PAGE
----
Maybe it is a good thing, maybe it just means that we never really left the early years of web design. No matter the perspective, it seems as if we’ve gone back to landing/splash pages, and it might not be a completely bad thing.
My friend Rita El Khoury is one of the latest people that I’ve seen do this, and certainly one of the few outside of a few web and social media-centric circles to do it. But, this idea of creating your own landing/splash page makes a lot of sense for people who might carry a bit more weight in various social circles, and need or want to have a single place to manage things that better fits their profile/character than a Google or Facebook-type of profile page.
For personal marketing and branding, I think this is an excellent move. Much like a resume/CV, having a landing page that is attached to your own domain name makes it easy to point people to the best means to not just contact you, but also see those items that you are connected to.
Going further, this is also a way for people to keep up with what public entities that they would let others see that they connect to. If you will, making their digital footprint more under their own view/ownership than just that of any one else who would track these footprints.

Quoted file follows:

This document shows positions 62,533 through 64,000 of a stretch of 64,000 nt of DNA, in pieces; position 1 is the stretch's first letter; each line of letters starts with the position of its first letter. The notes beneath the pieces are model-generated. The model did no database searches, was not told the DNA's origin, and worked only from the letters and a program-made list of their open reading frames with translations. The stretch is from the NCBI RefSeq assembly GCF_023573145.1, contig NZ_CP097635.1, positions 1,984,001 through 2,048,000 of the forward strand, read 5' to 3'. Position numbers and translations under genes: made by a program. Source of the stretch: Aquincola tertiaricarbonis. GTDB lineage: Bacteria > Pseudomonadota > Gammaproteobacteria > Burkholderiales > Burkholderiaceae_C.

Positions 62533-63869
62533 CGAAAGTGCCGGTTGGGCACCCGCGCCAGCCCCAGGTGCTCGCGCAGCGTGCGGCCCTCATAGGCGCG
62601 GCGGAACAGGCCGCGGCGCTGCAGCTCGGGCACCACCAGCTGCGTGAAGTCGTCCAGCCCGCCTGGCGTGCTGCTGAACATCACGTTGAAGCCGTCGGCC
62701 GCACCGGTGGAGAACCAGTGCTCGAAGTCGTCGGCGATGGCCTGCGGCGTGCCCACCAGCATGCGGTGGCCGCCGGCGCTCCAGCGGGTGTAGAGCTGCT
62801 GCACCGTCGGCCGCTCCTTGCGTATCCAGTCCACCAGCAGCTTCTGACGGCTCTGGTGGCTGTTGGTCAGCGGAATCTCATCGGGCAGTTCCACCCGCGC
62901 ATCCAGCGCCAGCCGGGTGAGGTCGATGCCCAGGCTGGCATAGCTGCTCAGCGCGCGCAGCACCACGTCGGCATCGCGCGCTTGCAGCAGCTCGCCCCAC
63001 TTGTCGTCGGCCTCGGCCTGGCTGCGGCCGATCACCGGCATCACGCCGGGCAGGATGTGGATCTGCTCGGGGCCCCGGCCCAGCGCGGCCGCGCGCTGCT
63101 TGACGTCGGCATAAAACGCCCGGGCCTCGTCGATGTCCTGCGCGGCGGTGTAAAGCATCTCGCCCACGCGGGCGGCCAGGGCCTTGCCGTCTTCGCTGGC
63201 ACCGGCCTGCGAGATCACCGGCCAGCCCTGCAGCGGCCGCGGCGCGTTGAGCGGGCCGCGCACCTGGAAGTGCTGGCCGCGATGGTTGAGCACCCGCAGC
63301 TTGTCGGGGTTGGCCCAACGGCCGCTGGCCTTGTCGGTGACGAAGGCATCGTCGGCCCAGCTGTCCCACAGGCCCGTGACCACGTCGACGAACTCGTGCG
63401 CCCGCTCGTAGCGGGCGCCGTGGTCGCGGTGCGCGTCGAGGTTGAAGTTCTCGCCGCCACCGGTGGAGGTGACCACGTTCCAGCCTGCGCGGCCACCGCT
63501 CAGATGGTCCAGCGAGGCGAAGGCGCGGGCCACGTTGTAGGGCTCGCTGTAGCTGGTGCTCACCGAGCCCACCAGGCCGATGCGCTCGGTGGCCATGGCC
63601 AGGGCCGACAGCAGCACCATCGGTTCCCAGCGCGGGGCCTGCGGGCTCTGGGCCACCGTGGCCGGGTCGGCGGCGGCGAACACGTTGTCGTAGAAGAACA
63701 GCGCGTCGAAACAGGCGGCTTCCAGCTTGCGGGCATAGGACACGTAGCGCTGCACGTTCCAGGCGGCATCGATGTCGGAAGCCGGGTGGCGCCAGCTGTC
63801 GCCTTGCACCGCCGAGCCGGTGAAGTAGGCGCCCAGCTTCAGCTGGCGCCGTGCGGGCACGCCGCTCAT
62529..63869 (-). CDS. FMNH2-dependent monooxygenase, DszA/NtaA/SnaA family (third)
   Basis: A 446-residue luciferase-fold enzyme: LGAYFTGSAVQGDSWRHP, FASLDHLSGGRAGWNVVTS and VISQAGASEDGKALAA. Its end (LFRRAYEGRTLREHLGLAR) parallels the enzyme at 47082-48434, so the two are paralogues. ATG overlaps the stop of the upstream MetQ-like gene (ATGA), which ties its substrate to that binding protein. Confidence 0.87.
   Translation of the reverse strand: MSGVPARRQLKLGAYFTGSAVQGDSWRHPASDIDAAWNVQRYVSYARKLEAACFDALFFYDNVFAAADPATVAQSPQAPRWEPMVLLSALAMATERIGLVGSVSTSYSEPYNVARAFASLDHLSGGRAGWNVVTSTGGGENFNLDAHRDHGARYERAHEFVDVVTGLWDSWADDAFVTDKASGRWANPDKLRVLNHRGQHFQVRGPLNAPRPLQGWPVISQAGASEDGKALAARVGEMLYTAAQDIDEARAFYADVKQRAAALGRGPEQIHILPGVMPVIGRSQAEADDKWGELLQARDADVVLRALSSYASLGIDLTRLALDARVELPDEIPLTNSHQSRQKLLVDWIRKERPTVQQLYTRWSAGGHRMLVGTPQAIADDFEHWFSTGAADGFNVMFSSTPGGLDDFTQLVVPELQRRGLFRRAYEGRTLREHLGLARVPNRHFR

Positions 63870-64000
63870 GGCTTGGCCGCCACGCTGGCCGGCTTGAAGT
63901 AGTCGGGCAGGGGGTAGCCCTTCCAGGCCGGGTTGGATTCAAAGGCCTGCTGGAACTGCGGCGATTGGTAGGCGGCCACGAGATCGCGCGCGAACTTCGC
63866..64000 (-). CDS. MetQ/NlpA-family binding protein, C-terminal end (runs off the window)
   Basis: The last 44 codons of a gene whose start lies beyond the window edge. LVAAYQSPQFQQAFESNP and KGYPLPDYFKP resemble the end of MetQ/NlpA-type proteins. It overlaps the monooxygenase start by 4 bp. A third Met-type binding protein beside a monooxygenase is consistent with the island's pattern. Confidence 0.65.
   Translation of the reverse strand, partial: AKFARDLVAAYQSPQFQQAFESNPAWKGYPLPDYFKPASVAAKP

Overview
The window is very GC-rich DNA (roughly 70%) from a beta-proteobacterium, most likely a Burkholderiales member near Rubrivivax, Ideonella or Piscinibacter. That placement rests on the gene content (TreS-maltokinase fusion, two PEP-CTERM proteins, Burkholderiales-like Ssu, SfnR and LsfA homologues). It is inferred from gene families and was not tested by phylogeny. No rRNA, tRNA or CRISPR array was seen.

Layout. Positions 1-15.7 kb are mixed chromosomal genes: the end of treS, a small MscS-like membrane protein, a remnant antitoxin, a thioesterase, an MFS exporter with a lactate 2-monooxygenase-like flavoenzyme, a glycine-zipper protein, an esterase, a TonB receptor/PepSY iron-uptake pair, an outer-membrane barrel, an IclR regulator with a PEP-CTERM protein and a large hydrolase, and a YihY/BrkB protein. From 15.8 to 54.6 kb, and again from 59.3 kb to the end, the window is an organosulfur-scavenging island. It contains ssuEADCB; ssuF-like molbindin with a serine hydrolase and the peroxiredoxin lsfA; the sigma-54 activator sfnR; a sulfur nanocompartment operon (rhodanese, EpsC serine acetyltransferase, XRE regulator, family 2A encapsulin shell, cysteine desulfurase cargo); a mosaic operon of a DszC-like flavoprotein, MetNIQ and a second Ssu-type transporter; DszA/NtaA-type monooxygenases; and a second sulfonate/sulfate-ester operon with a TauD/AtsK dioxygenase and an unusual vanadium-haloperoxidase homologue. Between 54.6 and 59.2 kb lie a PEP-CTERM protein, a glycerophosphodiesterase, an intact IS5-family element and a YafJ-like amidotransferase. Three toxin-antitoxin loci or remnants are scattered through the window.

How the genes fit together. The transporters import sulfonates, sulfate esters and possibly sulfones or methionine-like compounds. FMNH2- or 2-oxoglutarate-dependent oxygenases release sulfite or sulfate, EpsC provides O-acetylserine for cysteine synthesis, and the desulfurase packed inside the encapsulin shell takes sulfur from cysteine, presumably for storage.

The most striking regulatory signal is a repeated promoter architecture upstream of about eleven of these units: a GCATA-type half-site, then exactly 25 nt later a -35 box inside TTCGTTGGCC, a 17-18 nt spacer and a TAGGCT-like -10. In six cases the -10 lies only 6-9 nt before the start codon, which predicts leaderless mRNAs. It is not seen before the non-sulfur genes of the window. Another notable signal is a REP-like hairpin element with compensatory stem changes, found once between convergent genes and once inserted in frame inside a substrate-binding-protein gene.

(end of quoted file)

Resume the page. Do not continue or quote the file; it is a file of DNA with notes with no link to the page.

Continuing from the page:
Now, if one were to take this to an extreme (I’ll point to myself since that only seems right), you can turn this landing page into more than just a billboard toward whom you are and what you do. Enterprising folks can and should start taking the DNA of their professional lives and embedding a means to interact with this thread on this kind of page. In a sense, getting beyond just a passive “place to be found online” and pushing more into a personal portal page.
If you’ve been to my landing page lately, you will see that I’ve done things like improve the readability, added a meta-tagged description, and added RSS feeds to some of my digital arenas. There’s also a good bit of things happening in the code that makes up the page to make it better able to not just be read by a person, but machine readable so that I can see how exactly machines are connecting to how I connect with parts of the world around me.
Back in the day (yikes, that was only a mere decade ago), splash pages where nothing more than heavy music-induced slideshows where companies and people basically wanted to capture your attention before actually letting you see what they are about. Now, these pages are more about not making you stick around, but giving you an open door to explore some areas where a person travels online. Besides the obvious implications of having your social graph in plain view, it gives you the power to better direct how you present your character to a digital-facing world.
And when you think about it, that’s kind of the point of all of these fun colors and links anyways 😉